Ziziphus mauritiana, also known as Indian jujube, Indian plum, Chinese date, Chinese apple, and dunks is a tropical fruit tree species belonging to the family Rhamnaceae. It is often confused with the closely related Chinese jujube (Z. jujuba), but whereas Z. jujuba prefers temperate climates, Z. mauritiana is tropical to subtropical.
Ziziphus mauritiana is a spiny, evergreen shrub or small tree up to 15 m high, with trunk 40 cm or more in diameter; spreading crown; stipular spines and many drooping branches. The fruit is of variable shape and size. It can be oval, obovate, oblong or round, and can be 1-2.5 in (2.5-6.25 cm) long, depending on the variety. The flesh is white and crisp. When slightly underipe, this fruit is a bit juicy and has a pleasant aroma. The fruit’s skin is smooth, glossy, thin but tight.
The species is believed to have originated in Indo-Malaysian region of South-East Asia. It is now widely naturalised throughout the Old World tropics from Southern Africa through the Middle East to the Indian Subcontinent and China, Indomalaya, and into Australasia and the Pacific Islands. It can form dense stands and become invasive in some areas, including Fiji and Australia and has become a serious environmental weed in Northern Australia. It is a fast-growing tree with a medium lifespan, that can quickly reach up to 10–40 ft (3 to 12 m) tall.
Ziziphus mauritiana is a medium-sized tree that grows vigorously and has a rapidly developing taproot, a necessary adaptation to drought conditions. The species varies widely in height, from a bushy shrub 1.5 to 2 m tall, to a tree 10 to 12 m tall with a trunk diameter of about 30 cm. Z. mauritiana may be erect or wide-spreading, with gracefully drooping thorny branches, zigzag branchlets, thornless or set with short, sharp straight or hooked spines.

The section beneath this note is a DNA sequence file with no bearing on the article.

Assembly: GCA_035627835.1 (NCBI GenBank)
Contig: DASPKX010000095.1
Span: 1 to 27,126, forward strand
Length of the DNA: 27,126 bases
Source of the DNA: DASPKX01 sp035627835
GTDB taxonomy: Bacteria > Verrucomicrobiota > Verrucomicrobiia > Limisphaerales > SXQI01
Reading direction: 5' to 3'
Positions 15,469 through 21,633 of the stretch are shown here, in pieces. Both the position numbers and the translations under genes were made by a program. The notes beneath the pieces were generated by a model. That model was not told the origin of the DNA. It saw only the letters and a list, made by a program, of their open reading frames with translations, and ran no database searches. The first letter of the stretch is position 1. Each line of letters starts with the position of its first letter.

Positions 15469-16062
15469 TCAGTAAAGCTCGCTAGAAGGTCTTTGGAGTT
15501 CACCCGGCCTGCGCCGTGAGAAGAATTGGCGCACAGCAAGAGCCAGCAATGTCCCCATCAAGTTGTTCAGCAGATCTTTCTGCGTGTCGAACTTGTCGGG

The leaves are alternate, ovate or oblong elliptic with rounded apex, with 3 depressed longitudinal veins at the base. The leaves are about 2.5 to 3.2 cm long and 1.8 to 3.8 cm wide having fine tooth at margin. It is dark-green and glossy on the upper side and pubescent and pale-green to grey-green on the lower side. Depending on the climate, the foliage of the Z. mauritiana may be evergreen or deciduous.
The flowers are tiny, yellow, 5-petalled and are usually in twos and threes in the leaf axils. Flowers are white or greenish white and the fruits are orange to brown, 2–3 cm long, with edible white pulp surrounding a 2-locular pyrene.
This quick growing tree starts producing fruits within three years. The fruit is a soft, juicy, drupe that is 2.5 cm diameter, though in some cultivars the fruit size may reach up to 6.25 cm long and 4.5 cm wide. The form may be oval, obovate, round or oblong; the skin smooth or rough, glossy, thin but tough. The fruit ripen at different times even on a single tree. Fruits are first green, turning yellow as they ripen. The fully mature fruit is entirely red, soft, juicy with wrinkled skin and has a pleasant aroma. The ripe fruit is sweet and sour in taste. Both flesh texture and taste are reminiscent of apples. When under ripe the flesh is white and crispy, acid to subacid to sweet in taste. Fully ripe fruits are less crisp and somewhat mealy; overripe fruits are wrinkled, the flesh buff-coloured, soft, spongy and musky. At first the aroma is apple like and pleasant but it becomes peculiarly musky when overripe. There is a single, hard, oval or oblate, rough central stone which contains 2 elliptic, brown seeds, 1/4 in (6mm) long.
The fruit is eaten raw, pickled or used in beverages. It is quite nutritious and rich in vitamin C. It is second only to guava and much higher than citrus or apples. In India, the ripe fruits are mostly consumed raw, but are sometimes stewed. Slightly underripe fruits are candied by a process of pricking, immersing in a salt solution. Ripe fruits are preserved by sun-drying and a powder is prepared for out-of-season purposes. It contains 20 to 30% sugar, up to 2.5% protein and 12.8?rbohydrates. Fruits are also eaten in other forms, such as dried, candied, pickled, as juice, or as ber butter. In Ethiopia, the fruits are used to stupefy fish.